World Bank Predicts Nigeria’s GDP Growth by 1% 

By Ikenga Chronicles January 12, 2017

World Bank Predicts Nigeria’s GDP Growth by 1% 

The World Bank has predicted that Nigeria could get out of its economic recession and grow its gross domestic product (GDP) by one percent in 2017.This is as the bank  projected that the global economy will accelerate moderately to 2.7 percent in 2017.
According to it, “Sub-Saharan African growth is expected to pick up modestly to 2.9 percent in 2017 as the region continues to adjust to lower commodity prices”
“Growth in South Africa and oil exporters is expected to be weaker, while growth in economies that are not natural-resource intensive would remain robust.”
“Growth in South Africa is expected to edge up to a 1.1 percent pace this year. Nigeria is forecast to rebound from recession and grow at a 1 percent pace. Angola is projected to expand at a 1.2 percent pace.”
Recall that Godwin Emefiele, governor of the Central Bank of Nigeria and Kemi Adeosun, the Minister of Finance, had both said that Nigeria will recover in the 2017 fiscal year.
According to the World Bank’s January 2017 Global Economic Prospects report, growth in advanced economies is expected to edge up to 1.8 percent in 2017. Fiscal stimulus in major economies— particularly in the United States—could generate faster domestic and global growth than projected, although rising trade protection could have adverse effects.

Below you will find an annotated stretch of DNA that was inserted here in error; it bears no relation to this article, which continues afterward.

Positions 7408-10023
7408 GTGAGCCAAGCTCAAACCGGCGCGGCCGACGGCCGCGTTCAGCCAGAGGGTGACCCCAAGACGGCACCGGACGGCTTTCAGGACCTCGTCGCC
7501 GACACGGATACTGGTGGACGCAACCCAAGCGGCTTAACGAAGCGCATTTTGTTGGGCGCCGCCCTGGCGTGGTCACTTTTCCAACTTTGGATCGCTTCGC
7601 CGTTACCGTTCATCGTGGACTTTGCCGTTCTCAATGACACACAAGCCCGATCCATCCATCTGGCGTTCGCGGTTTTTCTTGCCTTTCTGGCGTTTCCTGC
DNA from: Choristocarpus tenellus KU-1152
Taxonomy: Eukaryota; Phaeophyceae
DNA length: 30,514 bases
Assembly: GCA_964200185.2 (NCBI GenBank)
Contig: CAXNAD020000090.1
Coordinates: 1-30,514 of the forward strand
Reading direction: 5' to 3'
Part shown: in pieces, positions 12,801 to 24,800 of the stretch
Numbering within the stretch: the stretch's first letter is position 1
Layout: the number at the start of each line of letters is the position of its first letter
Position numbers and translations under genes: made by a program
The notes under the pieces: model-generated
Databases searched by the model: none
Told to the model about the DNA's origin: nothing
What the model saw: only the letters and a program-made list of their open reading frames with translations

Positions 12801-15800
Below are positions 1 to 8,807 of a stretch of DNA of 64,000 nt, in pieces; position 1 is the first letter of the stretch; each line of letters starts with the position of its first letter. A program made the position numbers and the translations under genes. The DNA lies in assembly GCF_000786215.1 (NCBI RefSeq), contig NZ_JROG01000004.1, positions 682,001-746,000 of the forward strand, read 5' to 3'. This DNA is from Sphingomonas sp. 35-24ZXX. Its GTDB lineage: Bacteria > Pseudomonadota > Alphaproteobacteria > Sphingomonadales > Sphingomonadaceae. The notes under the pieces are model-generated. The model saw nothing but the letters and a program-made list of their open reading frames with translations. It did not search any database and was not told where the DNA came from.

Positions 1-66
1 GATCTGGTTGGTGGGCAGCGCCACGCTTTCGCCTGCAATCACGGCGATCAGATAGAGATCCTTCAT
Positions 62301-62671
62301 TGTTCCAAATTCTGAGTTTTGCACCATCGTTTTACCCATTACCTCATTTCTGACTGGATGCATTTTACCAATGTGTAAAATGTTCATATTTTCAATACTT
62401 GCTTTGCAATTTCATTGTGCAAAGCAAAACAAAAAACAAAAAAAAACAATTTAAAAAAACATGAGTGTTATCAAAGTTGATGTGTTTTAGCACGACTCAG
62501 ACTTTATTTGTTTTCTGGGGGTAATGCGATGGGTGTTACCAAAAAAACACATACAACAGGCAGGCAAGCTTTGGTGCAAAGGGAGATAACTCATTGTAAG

Growth in emerging market and developing economies as a whole should pick up to 4.2 percent this year from 3.4 percent in the year just ended amid modestly rising commodity prices.
However, there are uncertainty about policy direction in major economies. “After years of disappointing global growth, we are encouraged to see stronger economic prospects on the horizon” Jim Yong Kim, World Bank Group president said.
“Now is the time to take advantage of this momentum and increase investments in infrastructure and people. This is vital to accelerating the sustainable and inclusive economic growth required to end extreme poverty.”
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